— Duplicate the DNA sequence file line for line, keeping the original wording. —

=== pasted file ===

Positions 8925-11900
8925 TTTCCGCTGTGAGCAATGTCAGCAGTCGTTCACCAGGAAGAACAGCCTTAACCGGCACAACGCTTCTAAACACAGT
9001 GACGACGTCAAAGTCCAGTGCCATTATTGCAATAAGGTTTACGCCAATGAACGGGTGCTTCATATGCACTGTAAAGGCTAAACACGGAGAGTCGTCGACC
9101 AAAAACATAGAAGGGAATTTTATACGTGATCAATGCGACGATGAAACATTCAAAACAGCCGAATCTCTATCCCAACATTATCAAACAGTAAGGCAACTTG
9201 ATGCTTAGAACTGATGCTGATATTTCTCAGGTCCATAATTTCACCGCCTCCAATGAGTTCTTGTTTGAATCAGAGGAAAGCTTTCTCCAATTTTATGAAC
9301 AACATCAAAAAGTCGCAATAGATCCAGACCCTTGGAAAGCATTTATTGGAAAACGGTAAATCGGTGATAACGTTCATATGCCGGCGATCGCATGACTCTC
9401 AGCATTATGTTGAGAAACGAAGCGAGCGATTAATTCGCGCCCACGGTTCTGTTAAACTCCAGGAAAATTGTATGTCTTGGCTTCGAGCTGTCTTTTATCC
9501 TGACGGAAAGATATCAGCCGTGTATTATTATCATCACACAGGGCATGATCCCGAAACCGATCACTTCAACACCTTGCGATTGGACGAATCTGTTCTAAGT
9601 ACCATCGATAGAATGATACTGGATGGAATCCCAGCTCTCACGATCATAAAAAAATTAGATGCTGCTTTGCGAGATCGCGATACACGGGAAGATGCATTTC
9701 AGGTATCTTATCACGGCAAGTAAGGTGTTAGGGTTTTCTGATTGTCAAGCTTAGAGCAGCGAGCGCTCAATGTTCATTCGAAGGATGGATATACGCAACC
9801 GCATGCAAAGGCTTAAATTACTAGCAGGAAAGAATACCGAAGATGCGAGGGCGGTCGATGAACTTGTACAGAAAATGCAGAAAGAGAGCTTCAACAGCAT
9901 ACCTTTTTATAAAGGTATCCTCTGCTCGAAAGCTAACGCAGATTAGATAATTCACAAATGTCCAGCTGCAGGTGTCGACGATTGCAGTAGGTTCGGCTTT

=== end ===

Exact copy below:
Positions 8925-11900
8925 TTTCCGCTGTGAGCAATGTCAGCAGTCGTTCACCAGGAAGAACAGCCTTAACCGGCACAACGCTTCTAAACACAGT
9001 GACGACGTCAAAGTCCAGTGCCATTATTGCAATAAGGTTTACGCCAATGAACGGGTGCTTCATATGCACTGTAAAGGCTAAACACGGAGAGTCGTCGACC
9101 AAAAACATAGAAGGGAATTTTATACGTGATCAATGCGACGATGAAACATTCAAAACAGCCGAATCTCTATCCCAACATTATCAAACAGTAAGGCAACTTG
9201 ATGCTTAGAACTGATGCTGATATTTCTCAGGTCCATAATTTCACCGCCTCCAATGAGTTCTTGTTTGAATCAGAGGAAAGCTTTCTCCAATTTTATGAAC
9301 AACATCAAAAAGTCGCAATAGATCCAGACCCTTGGAAAGCATTTATTGGAAAACGGTAAATCGGTGATAACGTTCATATGCCGGCGATCGCATGACTCTC
9401 AGCATTATGTTGAGAAACGAAGCGAGCGATTAATTCGCGCCCACGGTTCTGTTAAACTCCAGGAAAATTGTATGTCTTGGCTTCGAGCTGTCTTTTATCC
9501 TGACGGAAAGATATCAGCCGTGTATTATTATCATCACACAGGGCATGATCCCGAAACCGATCACTTCAACACCTTGCGATTGGACGAATCTGTTCTAAGT
9601 ACCATCGATAGAATGATACTGGATGGAATCCCAGCTCTCACGATCATAAAAAAATTAGATGCTGCTTTGCGAGATCGCGATACACGGGAAGATGCATTTC
9701 AGGTATCTTATCACGGCAAGTAAGGTGTTAGGGTTTTCTGATTGTCAAGCTTAGAGCAGCGAGCGCTCAATGTTCATTCGAAGGATGGATATACGCAACC
9801 GCATGCAAAGGCTTAAATTACTAGCAGGAAAGAATACCGAAGATGCGAGGGCGGTCGATGAACTTGTACAGAAAATGCAGAAAGAGAGCTTCAACAGCAT
9901 ACCTTTTTATAAAGGTATCCTCTGCTCGAAAGCTAACGCAGATTAGATAATTCACAAATGTCCAGCTGCAGGTGTCGACGATTGCAGTAGGTTCGGCTTT